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I'm Not an Alcoholic, but I've Quit Drinking.

Hi She Surrenders followers, I'm Lieza Bates, Sherry's IT girl. And by IT, I mean I.T. As in technical and marketing support. (I'm the Robin to her Batman for all things She Surrenders.)

Sherry asked me to write a short guest post about my recent decision to no longer drink.

Just a little backstory quick a minute: I don't come from a family of addicts, I'm not an addict (well, unless caffeine and reading count,) and I don't have a history of alcohol abuse. I socially drank in and after college, and would have the occasional glass of wine with dinner or when I was unwinding for the night. All pretty "normal" stuff for alcohol consumers.

Then, last year came and was a rollercoaster of ups and downs. Some of the best things in my life happened to me, and some of the worst. I have three younger children, and when my last one was born three years ago, I unknowingly started sinking into postpartum depression. Depression does run in my family, so I probably should have started to see the signs earlier. It took me two years to finally hit such a low point, that I realized I needed to seek medical help.

**Side Note: please please don't wait if you are struggling. If you're exhausted all the time, don't feel like yourself, or are constantly overwhelmed, please seek out your doctor. If they brush it off and say it's nothing, get a second opinion. No one is better off without you.**

As I was going through the process of sorting out where I began and my depression ended, I found myself putting extra wine bottles in my cart at the grocery store. Or my husband would tell me he'd had a hard day and I'd think, "Yeah, me too." So, I'd pick up a six pack on my way home "for him." Meanwhile, that evening, he'd have one beer and I would have three.

My social drinking with my friends turned into a way that I could escape. I would look forward to nights where it was "just the girls." No kids, no responsibilities anymore and one glass of wine was really more like half the bottle.

Late last year, I hit an all time low with my drinking. It was for a bachelorette party in Chicago (time to parrrtttyy!!) and I drank to get drunk. I was out of town, away from my family, I could do what I wanted and no one would get hurt. Right? Um, no. Not true. I became a different person that weekend, and it was the ugliest side of me I hadn't seen in decades. The person that went to Chicago was not the same person writing this blog post. I criticized and made fun of someone I deeply love.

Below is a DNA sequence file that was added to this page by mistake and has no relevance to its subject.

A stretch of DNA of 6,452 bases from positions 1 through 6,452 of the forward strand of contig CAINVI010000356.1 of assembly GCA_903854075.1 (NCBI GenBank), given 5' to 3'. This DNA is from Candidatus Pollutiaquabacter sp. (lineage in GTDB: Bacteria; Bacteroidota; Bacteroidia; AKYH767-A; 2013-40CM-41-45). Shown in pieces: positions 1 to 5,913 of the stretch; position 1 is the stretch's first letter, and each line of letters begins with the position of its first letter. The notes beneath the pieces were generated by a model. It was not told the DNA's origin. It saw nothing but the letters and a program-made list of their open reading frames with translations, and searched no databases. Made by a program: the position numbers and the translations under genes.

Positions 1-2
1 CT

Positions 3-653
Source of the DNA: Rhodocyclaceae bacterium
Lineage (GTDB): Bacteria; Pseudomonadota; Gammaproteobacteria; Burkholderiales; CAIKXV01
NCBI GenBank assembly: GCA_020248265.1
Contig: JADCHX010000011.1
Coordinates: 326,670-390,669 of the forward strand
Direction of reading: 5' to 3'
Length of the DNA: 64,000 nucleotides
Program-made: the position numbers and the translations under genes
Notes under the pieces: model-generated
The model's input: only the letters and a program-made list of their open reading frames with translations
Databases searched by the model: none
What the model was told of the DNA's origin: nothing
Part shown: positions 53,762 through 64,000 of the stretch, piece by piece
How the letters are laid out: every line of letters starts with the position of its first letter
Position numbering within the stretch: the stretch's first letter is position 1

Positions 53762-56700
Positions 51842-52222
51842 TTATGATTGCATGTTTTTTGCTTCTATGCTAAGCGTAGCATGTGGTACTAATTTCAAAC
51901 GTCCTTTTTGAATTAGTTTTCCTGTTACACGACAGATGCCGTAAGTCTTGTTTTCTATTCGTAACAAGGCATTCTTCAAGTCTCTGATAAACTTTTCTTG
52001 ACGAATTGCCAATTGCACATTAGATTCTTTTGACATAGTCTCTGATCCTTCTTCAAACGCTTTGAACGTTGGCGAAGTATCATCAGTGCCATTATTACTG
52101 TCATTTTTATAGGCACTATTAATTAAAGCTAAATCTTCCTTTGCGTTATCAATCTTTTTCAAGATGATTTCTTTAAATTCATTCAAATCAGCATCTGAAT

You might think, "That's not a big deal. You were joking around while you had a few drinks. Some people take things too personally." And that's what I thought too, or rather, that's how I excused and justified my behavior. But the look in her eyes still hurts now when I think about how I treated her. That's not who I am. That's not who God created me to be.

And so, I was done letting the devil have such an easy time getting into my head. He's already conniving enough, why do I need to help him by lowering my inhibitions? I apologized profusely, sought reconciliation, but only time and God's love and grace will heal those wounds. I damaged something so wonderful, simply because I was drinking and "having fun."

A few weeks later, I think I had a glass of wine at the rehearsal dinner and that was the end of it. I didn't enjoy it like I had before. I didn't want to go down that road again.

This past January, I was baptized for the second time in my life, but the first time as an adult. I renewed my vows with my Lord. I had broken my end of our commitment to each other (as I have done, and will do again) but I wanted to wash myself clean of that lifestyle - that way of thinking: drinking to escape.

I no longer need to disappear or escape or run away when I'm overwhelmed or worn out or had a long day. I need to dive into, run towards, and wrap myself up in the arms of my Savior. Now when my days are long, or I have less than enough to give, I close my eyes, think of all the joyful moments I've had that day, and imagine him holding me. I strongly encourage you to do the same.


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